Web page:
But the big irony of The Rock is that its fundamentally anti-governmental, anti-militaristic story, peopled with characters brutally wronged by evil men in positions of undeserved authority, plays out against the backdrop of flag-waving jingoism that boggles the mind with its sheer baldness. There's a contrast there, a stark contrast between the imagery and the script, between the theme and the visual backdrop, and when you count all the American flags, military vehicles, heroic soldiers, and respectable Presidents in Michael Bay's other movies, it's pretty easy to guess where that contrast comes from. You kind of even have to wonder why he bothers making movies at all. He seems like he'd be much happier working for the Pentagon.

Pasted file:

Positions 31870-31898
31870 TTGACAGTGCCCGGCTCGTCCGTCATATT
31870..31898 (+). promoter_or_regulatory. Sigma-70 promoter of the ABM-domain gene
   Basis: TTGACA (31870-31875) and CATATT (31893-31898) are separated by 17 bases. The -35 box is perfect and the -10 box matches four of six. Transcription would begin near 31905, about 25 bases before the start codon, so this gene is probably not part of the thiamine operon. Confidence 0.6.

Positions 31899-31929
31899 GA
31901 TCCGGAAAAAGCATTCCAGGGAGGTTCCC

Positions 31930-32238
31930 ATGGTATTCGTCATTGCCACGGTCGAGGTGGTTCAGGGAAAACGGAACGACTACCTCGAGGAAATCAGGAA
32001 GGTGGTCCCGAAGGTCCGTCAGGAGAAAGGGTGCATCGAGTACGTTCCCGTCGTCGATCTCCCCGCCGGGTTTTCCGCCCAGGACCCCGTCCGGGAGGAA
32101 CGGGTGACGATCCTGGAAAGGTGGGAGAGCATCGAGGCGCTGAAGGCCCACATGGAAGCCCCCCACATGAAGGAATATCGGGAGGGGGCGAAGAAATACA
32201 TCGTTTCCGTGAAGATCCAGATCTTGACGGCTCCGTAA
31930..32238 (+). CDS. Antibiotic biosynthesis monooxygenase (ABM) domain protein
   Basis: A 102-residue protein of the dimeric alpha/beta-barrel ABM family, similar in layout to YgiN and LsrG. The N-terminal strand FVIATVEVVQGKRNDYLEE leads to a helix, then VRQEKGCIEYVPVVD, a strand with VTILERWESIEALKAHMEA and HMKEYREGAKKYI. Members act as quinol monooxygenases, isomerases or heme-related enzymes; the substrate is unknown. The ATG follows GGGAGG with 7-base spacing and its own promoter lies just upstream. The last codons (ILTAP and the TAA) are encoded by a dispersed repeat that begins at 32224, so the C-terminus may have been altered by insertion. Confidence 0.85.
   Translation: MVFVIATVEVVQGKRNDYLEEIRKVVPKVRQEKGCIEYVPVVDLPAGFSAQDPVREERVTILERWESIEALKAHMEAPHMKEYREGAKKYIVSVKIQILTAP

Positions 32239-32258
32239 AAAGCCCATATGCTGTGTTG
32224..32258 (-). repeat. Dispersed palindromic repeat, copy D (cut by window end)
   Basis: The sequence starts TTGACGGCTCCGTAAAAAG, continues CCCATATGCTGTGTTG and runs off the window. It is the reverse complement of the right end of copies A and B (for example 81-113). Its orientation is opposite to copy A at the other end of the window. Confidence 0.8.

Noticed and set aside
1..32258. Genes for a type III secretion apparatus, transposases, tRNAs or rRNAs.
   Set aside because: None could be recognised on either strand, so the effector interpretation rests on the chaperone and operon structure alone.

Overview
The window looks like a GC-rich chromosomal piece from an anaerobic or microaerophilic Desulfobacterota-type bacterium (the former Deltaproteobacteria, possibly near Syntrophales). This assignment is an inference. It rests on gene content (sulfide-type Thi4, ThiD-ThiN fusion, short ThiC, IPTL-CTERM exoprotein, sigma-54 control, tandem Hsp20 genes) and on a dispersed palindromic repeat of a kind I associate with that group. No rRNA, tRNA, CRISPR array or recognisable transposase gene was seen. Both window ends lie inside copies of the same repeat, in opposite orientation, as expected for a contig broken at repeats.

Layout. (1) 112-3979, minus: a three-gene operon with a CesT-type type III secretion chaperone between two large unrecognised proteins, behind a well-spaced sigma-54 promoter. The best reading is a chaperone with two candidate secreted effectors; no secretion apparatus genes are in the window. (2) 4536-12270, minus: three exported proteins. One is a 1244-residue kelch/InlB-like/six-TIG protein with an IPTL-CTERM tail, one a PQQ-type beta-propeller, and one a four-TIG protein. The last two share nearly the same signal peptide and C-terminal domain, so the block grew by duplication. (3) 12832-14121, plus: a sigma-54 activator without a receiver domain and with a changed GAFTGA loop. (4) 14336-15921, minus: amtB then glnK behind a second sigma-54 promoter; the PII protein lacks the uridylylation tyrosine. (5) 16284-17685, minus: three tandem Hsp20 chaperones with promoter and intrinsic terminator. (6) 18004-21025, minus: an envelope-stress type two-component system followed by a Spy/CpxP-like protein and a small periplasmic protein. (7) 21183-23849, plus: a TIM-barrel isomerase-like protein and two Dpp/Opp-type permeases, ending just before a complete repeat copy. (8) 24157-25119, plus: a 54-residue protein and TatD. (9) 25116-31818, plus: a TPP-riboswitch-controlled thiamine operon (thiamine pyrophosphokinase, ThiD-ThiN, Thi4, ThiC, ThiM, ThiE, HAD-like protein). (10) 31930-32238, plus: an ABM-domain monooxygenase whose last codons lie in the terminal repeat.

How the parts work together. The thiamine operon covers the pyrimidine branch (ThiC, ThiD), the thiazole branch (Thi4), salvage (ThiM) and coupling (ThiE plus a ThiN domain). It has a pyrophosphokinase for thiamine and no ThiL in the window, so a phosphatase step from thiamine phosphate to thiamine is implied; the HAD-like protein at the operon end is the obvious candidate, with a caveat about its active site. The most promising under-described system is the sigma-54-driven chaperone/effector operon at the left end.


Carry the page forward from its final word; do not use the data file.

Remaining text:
This obsession dominates the new Transformers movie, so much so that an Australian signal-processing expert who works for the Pentagon, looks like a supermodel, and dresses like a horny teenager gets more screen time than Optimus Prime. The actress who actually plays a horny teenager gets more screen time than all the Transformers combined. She even gets a scene which is supposed to play like an old-school nudge-nudge-wink-wink 60s sex comedy, but instead just comes off as pornographic.

I can't blame Michael Bay for being into hot chicks, but that's one of the perks of being a director: if you have any game at all, you can fuck the hot chicks who work for you, and then when it's time to make the fucking movie, you can get over it and make the fucking movie.